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Describe the character of Portia in Julius Caesar.

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nymi1chess | Student, Grade 10 | (Level 1) eNoter

Posted August 22, 2008 at 6:23 PM via web

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Describe the character of Portia in Julius Caesar.

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pmiranda2857 | High School Teacher | (Level 1) Educator Emeritus

Posted August 22, 2008 at 8:49 PM (Answer #1)

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As the daughter of Cato, a noble-born, Portia is an intelligent woman who demands to be an equal partner with her husband Brutus.  Her argument, that she is not an ordinary woman, since Brutus chose her, in conjunction with who are family is, gives her the right to know what is going on in Brutus's life outside the home. She wants to share his life completely, as a wife.  She sets out to prove to Brutus that she can handle the burden of knowing all of his secrets. 

She makes it clear to her husband, that she is physically strong, to express this concept, she stabs herself in the thigh, to prove to Brutus that she is capable of bearing pain. 

"Her anxiety over Brutus's mission, she also considers a weakness, as though love were a weakness."

"Her final proof of strength comes when she horribly kills herself because of Anthony's growing power which is a threat to her husband."

But once Brutus unburdens himself and tells her about the secret plan to overthrow Caesar, she cannot talk to anyone about it because she is a woman.  She must keep silent.  Once Brutus leaves, she is frustrated by the need to keep silent.  Her horrible death, swallowing burning coals until she suffocated, is both symbolic and courageous.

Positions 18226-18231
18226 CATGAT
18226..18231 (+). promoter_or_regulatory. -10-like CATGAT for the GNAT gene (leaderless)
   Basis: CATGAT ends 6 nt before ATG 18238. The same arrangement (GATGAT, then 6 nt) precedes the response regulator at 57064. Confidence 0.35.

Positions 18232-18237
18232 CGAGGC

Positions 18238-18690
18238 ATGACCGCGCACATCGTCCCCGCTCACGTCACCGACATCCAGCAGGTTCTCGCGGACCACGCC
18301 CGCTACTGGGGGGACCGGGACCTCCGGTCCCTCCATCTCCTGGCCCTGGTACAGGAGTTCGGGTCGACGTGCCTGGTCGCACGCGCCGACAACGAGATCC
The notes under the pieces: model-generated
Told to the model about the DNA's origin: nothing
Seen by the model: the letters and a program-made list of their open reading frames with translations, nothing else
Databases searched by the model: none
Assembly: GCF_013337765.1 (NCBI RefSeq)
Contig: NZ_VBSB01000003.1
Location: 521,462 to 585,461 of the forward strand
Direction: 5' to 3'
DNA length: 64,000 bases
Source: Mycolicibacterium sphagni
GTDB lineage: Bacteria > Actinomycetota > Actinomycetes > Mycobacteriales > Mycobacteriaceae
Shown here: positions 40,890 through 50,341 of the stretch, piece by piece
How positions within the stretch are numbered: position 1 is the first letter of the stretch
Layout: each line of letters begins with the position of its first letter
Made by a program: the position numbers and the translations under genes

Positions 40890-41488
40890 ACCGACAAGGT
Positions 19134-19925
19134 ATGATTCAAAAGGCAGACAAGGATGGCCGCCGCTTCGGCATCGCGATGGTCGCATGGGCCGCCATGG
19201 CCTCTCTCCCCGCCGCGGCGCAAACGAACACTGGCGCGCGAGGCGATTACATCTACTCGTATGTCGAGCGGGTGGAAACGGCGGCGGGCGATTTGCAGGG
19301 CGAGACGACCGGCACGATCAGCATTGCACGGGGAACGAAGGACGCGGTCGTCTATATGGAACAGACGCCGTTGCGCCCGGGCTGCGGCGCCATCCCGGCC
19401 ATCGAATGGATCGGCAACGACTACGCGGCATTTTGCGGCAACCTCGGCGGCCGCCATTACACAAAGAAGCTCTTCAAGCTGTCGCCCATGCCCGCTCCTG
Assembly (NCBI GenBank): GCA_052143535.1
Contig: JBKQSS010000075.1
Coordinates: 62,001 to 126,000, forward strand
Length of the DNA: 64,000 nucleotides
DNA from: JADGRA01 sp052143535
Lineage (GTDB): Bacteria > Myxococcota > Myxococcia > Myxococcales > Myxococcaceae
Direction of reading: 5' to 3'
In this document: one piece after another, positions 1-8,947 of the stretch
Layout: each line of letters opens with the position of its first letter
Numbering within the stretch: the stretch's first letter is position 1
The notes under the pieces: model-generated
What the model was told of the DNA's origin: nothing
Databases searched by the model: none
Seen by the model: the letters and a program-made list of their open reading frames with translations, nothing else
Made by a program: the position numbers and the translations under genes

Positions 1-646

Symbolically, she silences herself for good, with a method of death that obviously was excruciatingly painful. 

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robertwilliam | College Teacher | (Level 2) Senior Educator

Posted August 23, 2008 at 2:38 AM (Answer #2)

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In much the way that the appearance of Calpurnia humanises the character of Caesar, one of the key roles of Portia is to humanises Brutus and locate him in the home as a husband, as well as in the forum as a politician.

Portia is extremely articulate, forthright, and bold: her long, carefully poised speech to Brutus in the garden arguing (not that she should have equal rights within her marriage, but that she should know Brutus' secrets and advise him) does indeed lead to him telling her about the conspiracy.

She seems maddened - hearing noises blown by the wind, and raving on the streets - in the next (and final) scene she appears in, knowing that her husband is in danger, but unable to do anything about it. Brutus hears much later in the play (in the Act IV tent scene) that she has committed suicide by swallowing coals.

One key thing you might want to think about is a single line Brutus speaks when trying to persuade her back inside in her first scene, telling her that her "condition" should be exposed to the cold night air. What is this "condition"? Is she ill? Fiona Shaw played her on a stick as an extremely ill woman in Deborah Warner's production. Or - and this interpretation makes her suicide all the more harrowing - might she be pregnant?

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